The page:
Funk so deep you were half the time
drowning: pretzeling your fingers
for Irving Penn, shooting the bird

to Ferrari-chasing heat, rope-
tying women who only thought
they were in love with you. Swimming

with your fists clenched, you swallowed
bitter and spit back gold. Gleaming
tintype of your portrait: tender

patina, hoarse laugh a winter
street’s steaming, abraded velvet
whisper, heroin or chicken soup

slurped, a certain floating need
to make your bark your bite. One night,
in Dallas, you emptied your spit-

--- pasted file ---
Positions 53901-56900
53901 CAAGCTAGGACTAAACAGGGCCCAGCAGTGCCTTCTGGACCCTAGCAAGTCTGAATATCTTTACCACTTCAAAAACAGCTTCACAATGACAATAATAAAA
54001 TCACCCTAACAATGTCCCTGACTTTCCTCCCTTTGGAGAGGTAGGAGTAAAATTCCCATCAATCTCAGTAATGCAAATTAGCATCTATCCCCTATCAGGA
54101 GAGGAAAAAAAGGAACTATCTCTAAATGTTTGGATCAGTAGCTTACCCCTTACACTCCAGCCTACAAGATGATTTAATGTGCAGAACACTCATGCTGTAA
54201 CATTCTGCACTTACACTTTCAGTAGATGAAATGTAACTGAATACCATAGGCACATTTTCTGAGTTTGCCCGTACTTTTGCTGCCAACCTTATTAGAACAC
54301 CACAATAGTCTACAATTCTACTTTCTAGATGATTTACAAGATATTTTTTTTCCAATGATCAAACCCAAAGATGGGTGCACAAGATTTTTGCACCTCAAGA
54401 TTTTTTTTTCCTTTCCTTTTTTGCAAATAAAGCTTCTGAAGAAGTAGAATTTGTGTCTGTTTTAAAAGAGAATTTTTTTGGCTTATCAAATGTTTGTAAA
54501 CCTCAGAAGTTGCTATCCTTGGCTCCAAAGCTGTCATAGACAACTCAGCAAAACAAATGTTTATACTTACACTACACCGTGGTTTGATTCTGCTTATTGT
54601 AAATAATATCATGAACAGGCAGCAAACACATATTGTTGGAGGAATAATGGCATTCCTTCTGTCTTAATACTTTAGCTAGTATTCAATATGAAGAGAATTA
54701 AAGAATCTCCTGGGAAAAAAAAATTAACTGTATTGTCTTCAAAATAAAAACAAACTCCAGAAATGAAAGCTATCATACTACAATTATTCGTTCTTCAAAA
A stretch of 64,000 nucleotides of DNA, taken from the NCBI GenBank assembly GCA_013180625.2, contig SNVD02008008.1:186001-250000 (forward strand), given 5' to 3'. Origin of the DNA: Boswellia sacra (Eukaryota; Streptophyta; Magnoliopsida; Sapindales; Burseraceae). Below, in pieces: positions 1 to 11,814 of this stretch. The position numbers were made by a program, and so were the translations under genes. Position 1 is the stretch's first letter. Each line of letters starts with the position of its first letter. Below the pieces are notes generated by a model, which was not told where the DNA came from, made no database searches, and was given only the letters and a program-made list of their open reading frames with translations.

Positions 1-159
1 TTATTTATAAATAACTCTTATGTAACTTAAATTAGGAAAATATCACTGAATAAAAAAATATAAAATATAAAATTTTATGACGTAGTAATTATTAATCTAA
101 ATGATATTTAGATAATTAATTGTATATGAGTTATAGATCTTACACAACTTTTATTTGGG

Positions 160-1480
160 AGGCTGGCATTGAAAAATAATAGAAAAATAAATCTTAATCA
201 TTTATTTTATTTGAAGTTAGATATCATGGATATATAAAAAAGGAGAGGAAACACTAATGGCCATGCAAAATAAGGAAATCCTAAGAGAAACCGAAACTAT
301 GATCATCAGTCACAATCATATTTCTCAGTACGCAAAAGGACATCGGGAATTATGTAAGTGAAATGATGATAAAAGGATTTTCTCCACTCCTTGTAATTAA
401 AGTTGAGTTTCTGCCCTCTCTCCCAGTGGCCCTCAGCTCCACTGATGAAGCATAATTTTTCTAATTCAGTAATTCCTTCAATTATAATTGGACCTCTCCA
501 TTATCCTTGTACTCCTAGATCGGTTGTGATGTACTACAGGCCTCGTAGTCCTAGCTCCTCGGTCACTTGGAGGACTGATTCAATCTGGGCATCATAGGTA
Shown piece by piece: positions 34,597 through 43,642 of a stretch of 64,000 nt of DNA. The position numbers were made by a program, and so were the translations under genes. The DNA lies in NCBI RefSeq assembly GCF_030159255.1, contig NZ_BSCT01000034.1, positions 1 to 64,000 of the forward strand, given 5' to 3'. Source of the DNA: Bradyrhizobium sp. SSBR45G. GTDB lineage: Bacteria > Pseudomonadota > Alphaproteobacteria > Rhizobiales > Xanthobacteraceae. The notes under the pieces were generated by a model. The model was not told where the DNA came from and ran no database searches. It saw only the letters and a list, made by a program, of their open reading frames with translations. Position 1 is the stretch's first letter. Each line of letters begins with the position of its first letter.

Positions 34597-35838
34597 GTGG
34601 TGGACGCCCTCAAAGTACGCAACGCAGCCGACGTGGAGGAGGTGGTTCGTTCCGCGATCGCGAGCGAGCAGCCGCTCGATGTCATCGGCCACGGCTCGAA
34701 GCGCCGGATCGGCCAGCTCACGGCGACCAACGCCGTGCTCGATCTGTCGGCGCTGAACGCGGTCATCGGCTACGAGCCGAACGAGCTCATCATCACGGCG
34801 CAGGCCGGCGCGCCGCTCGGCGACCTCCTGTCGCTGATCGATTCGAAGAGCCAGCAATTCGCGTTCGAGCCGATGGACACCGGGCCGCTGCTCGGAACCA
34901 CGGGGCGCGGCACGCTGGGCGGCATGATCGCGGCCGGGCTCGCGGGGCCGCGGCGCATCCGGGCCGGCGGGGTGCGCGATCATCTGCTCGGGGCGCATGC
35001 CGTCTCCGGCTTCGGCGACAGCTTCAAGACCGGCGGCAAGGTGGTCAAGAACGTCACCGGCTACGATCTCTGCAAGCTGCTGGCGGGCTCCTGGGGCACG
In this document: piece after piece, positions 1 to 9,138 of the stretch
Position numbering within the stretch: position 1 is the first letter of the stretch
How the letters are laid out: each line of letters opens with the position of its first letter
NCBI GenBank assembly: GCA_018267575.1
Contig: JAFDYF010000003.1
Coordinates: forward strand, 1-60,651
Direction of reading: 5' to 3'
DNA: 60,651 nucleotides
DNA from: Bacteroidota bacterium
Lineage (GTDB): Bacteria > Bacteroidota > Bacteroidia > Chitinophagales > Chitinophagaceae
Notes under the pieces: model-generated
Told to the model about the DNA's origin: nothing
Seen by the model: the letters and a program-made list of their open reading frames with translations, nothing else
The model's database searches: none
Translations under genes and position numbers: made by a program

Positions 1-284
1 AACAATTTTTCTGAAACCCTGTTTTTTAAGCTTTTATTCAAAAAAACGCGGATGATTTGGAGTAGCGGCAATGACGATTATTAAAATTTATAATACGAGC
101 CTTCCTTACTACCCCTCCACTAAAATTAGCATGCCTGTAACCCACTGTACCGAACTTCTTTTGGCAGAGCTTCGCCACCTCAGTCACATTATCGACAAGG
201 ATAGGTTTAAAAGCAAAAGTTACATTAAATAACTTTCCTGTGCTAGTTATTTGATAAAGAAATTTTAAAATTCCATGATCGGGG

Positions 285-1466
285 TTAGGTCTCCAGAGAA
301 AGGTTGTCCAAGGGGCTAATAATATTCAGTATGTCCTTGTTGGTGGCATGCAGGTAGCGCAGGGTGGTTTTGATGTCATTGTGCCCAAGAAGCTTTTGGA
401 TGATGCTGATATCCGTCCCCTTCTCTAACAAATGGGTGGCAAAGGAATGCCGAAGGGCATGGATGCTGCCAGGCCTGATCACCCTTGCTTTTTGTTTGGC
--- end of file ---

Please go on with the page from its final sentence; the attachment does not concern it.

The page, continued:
valve on my head as I tried to
shoot you from the lip of the stage.
Smiling, calling me names between

a solo’s saddle and peak, you
rode us both the same way: letting
the notes you didn’t play sing,

sing. Servant to old songs, and schools,
and to destroying them. Now we suffer
bankers in suits, with polished horns.